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Flu Season is Coming. Vaccination Recommendations

Created: September 8, 2017
Updated: July 23, 2022
Flu Season Vaccination Recommendations
This blog content is provided for informational purposes only, and is not intended as a substitute for professional medical advice, diagnosis, or treatment.

We are rapidly approaching the beginning of our annual influenza(flu) season which typically runs October through May.  Getting the flu vaccine has been shown to be the best preventative measure to take in order to minimize the negative effects, complications, and deaths from influenza.

There has been a yearly ongoing urban legend debate about the safety of the influenza (flu) vaccine. In a single sentence I would summarize the reality of things like this: The unvaccinated child not only is at increased risk of death or serious complications themselves but also puts those with a higher chance of complications or those who are not candidates to be vaccinated at risk.  It also must be noted that over 80 percent of the children that die each year from influenza were not vaccinated.

The Flu Vaccine Guidelines

The American Academy of Pediatrics(AAP) and the Centers for Disease Control and Prevention(CDC) have released their flu vaccine recommendations for the 2017-2018 flu season.  The AAP just released their policy statement titled "Recommendations for Prevention and Control of Influenza in Children, 2017-2018". In this statement, they recommend receiving the vaccination by the end of October, if possible.  This statement was created alongside the CDC Recommendation.  Here are some of the key takeaways from the AAP policy statement:

  • The vaccine should be given to children 6 months old and older.
  • If possible, get children vaccinated by the end of October.
  • The recommended vaccine is either of the two types of injectables (trivalent or quadrivalent).  Neither of these two is preferred over the other.
  • The flu nasal spray is not recommended under any circumstance due to its decreased effectiveness compared to the injection.
  • Special effort should be used to make sure that all children at high risk of complications get vaccinated.  This includes children who were born premature and those with chronic medical conditions, including asthma and other lung problems, heart disease, diabetes, and weakened immune systems, among others.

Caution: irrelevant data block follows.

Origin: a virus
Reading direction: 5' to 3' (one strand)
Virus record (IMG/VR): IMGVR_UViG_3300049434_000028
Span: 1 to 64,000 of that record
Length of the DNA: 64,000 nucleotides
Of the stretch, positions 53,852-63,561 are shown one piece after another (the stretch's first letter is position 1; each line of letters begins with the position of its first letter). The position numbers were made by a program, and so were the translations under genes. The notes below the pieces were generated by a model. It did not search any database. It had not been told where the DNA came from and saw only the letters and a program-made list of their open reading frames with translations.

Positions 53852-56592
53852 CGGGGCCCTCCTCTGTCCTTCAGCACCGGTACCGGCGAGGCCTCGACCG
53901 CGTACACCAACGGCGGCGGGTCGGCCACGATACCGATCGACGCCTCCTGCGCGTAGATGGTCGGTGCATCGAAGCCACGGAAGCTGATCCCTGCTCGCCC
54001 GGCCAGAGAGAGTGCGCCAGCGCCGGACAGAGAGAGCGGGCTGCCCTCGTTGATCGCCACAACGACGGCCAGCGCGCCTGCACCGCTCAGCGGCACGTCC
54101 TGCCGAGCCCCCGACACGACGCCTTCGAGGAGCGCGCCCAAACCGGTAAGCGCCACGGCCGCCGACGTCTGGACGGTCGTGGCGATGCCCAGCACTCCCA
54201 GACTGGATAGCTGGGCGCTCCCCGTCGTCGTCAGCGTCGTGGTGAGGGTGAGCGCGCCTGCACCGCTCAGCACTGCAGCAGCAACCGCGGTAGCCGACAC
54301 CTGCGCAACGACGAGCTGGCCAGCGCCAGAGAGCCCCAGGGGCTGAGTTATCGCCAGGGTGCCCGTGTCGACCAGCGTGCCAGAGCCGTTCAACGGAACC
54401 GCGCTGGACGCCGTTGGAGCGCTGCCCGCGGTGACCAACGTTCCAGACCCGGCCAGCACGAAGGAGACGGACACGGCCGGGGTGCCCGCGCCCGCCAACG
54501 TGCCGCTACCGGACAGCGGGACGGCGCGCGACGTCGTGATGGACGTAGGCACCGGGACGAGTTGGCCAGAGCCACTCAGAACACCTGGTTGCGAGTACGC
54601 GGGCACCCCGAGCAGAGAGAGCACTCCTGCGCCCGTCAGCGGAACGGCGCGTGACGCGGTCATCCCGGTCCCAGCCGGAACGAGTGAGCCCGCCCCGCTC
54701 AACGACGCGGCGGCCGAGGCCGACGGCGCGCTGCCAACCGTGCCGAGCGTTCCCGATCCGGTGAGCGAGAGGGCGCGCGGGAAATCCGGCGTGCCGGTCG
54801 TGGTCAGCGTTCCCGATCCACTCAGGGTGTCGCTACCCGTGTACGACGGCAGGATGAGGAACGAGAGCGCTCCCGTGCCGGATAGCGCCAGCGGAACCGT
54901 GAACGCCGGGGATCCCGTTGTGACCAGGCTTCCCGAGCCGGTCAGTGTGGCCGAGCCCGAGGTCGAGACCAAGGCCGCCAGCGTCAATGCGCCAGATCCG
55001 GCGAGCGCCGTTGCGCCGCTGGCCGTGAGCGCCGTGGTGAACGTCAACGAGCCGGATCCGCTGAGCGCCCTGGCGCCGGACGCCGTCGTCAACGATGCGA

• The vaccine should be given to all pregnant women at any time during pregnancy, women considering getting pregnant, or those who will be immediately post-delivery during the flu season.
  • Child care providers, staff, and all health care personnel should receive the flu vaccination as they often work with others at high risk of complication.

The number of influenza vaccine doses depends on the age of the patient and their history of being vaccinated.

  • Less than 6 months old:  no vaccine.  It is not approved for this age group.
  • 6 months through 8 years old:
    • 1 dose if they have previously received 2 or more doses of any of the trivalent or quadrivalent vaccines in prior years.
    • 2 doses if they have had fewer than 2 doses of any of the trivalent or quadrivalent influenza vaccines before July 1, 2017.
    • If 2 doses are needed, they should receive the second dose 4 or more weeks after the first dose.
  • 9 years or older:  only 1 dose of vaccine is needed.

Benefits of the vaccine

So how well do these vaccines work?  Prior studies have show that the flu vaccine can decrease the number of children being admitted to the Pediatric ICU for flu related complication by 74%.  For adults, studies have also shown reduction for influenza related complications, generally in the 70% range too.  The protection given to a pregnant mother by the vaccine is transferred to the baby and decreases the baby's risk of getting the flu by about 50%.  This protection for the baby lasts for several months after birth.

Obviously from the above numbers, it is clear that the vaccine does not offer 100% protection, but provides a significant benefit to those vaccinated and is our current best method of minimizing the discomfort, lost time, and risk from this infection.  When your child does get hit with the flu even though you received the vaccine, there is some evidence suggesting that the illness may be milder than if the vaccine was not received.

What it does not protect against

Also, remember that the flu vaccine does not protect against other non-influenza viruses that cause the "common cold" like Rhinovirus, Coronavirus, and Respiratory Syncytial Virus.  There is an often repeated statement that someone got the flu vaccine but then got the flu anyway so it is not worth getting.  While it may be true that the illness was influenza, it may simply have been one of the other "common cold" viruses causing similar symptoms as most of the time in most of the people, the vaccine is safe and protective against influenza.

Getting seen if you get it

But if you or a family member does come down with the flu or one of the other viruses, Care on Location is capable of providing an easy method of evaluation.  Often-times with the flu, the energy or desire to get out of bed or off the couch is gone.  Well, now staying in bed is allowed. A medical provider can see you or your child by laptop or tablet from the bed, couch, or anywhere else.  While we recommend using a thermometer to check for fever, measure the heart rate (use a heart rate monitor or count pulse for 10 seconds and multiply by 6), and preferably check the blood pressure if a monitor is available, these are not requirements to be seen.  We can help provide guidance for how to best beat the flu symptoms.  REGISTER NOW before you need us.

Care on.

Photo of sick child ? with flu surrounded by pets. Child on floor looking at laptop. Photo obtained from under creative commons license:

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